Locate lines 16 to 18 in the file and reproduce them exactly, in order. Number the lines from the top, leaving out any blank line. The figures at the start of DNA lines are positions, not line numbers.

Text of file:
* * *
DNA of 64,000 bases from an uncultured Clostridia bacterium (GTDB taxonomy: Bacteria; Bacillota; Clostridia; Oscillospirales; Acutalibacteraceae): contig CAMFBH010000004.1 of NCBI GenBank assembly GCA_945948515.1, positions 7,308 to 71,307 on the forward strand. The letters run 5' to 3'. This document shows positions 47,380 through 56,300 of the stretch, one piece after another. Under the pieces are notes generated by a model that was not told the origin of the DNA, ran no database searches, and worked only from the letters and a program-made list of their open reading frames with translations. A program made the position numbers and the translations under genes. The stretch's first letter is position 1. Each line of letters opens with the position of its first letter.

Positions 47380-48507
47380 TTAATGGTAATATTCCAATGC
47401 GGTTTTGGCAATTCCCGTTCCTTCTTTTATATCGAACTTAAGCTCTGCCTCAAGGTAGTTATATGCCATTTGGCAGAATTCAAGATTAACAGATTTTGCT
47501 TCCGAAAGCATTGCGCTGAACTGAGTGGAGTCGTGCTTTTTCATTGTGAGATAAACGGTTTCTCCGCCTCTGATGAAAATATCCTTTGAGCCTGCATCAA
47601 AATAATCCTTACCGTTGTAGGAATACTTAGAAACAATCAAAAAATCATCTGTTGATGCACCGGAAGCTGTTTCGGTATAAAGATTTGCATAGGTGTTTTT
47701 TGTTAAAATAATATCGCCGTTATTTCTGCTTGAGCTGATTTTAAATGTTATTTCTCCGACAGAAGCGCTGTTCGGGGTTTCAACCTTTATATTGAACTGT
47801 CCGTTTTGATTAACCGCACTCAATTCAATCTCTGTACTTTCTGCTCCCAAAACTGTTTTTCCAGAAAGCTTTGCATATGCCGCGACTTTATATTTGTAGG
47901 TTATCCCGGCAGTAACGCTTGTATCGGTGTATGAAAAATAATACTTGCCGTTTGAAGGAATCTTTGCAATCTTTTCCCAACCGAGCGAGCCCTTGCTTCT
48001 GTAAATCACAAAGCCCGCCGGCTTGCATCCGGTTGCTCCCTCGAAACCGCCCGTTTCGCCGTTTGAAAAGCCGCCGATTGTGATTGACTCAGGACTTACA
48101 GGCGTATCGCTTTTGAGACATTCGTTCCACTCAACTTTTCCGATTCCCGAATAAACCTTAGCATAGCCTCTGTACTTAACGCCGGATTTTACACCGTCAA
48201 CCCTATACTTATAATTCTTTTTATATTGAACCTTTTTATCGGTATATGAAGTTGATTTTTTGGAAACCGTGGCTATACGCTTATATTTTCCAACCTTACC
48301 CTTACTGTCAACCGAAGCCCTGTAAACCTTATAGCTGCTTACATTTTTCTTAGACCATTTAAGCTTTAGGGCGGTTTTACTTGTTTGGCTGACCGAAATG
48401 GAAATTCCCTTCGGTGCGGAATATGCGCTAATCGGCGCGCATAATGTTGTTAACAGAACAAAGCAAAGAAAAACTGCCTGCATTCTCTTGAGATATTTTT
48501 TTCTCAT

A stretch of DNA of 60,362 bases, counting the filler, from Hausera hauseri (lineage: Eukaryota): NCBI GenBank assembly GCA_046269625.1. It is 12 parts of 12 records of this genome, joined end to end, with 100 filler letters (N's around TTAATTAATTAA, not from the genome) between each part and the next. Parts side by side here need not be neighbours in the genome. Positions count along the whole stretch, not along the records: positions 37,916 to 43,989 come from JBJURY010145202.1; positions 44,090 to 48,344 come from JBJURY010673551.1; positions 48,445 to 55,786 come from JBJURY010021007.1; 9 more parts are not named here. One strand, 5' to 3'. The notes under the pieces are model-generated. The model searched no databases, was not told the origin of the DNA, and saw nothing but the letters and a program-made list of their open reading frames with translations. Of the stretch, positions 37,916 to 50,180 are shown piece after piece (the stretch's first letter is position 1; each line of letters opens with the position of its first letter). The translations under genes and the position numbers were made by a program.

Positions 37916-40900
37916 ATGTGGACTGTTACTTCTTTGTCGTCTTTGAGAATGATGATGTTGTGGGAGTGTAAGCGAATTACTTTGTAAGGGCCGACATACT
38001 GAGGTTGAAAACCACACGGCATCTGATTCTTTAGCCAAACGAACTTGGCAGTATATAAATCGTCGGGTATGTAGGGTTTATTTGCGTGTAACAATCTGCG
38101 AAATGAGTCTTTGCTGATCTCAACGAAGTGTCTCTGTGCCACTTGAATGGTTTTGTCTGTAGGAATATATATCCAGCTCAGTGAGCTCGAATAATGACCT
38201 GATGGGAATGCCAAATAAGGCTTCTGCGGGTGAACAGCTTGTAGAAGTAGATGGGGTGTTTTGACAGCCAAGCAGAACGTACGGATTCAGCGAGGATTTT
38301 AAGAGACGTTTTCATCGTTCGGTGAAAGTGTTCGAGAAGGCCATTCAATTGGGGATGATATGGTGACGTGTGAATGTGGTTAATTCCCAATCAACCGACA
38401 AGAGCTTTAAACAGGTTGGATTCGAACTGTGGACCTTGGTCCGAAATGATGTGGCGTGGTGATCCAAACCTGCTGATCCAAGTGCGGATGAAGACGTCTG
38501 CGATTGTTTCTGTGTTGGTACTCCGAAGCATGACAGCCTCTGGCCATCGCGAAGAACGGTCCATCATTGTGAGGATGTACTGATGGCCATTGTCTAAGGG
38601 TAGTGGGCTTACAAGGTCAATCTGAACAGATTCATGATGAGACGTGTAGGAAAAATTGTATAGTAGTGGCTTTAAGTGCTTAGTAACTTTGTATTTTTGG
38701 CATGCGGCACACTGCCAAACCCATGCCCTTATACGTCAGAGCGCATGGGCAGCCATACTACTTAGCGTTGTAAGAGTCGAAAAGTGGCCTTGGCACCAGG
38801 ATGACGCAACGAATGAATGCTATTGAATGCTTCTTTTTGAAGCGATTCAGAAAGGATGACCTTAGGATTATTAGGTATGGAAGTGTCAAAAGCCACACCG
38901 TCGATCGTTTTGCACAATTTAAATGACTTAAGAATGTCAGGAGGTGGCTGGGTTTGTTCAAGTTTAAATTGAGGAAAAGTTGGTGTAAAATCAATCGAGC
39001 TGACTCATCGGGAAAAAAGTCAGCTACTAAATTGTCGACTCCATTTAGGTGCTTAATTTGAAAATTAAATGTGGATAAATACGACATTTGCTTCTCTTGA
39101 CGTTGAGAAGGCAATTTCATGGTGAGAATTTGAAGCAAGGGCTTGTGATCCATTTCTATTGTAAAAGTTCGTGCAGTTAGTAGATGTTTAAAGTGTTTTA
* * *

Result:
A stretch of DNA of 60,362 bases, counting the filler, from Hausera hauseri (lineage: Eukaryota): NCBI GenBank assembly GCA_046269625.1. It is 12 parts of 12 records of this genome, joined end to end, with 100 filler letters (N's around TTAATTAATTAA, not from the genome) between each part and the next. Parts side by side here need not be neighbours in the genome. Positions count along the whole stretch, not along the records: positions 37,916 to 43,989 come from JBJURY010145202.1; positions 44,090 to 48,344 come from JBJURY010673551.1; positions 48,445 to 55,786 come from JBJURY010021007.1; 9 more parts are not named here. One strand, 5' to 3'. The notes under the pieces are model-generated. The model searched no databases, was not told the origin of the DNA, and saw nothing but the letters and a program-made list of their open reading frames with translations. Of the stretch, positions 37,916 to 50,180 are shown piece after piece (the stretch's first letter is position 1; each line of letters opens with the position of its first letter). The translations under genes and the position numbers were made by a program.

Positions 37916-40900
37916 ATGTGGACTGTTACTTCTTTGTCGTCTTTGAGAATGATGATGTTGTGGGAGTGTAAGCGAATTACTTTGTAAGGGCCGACATACT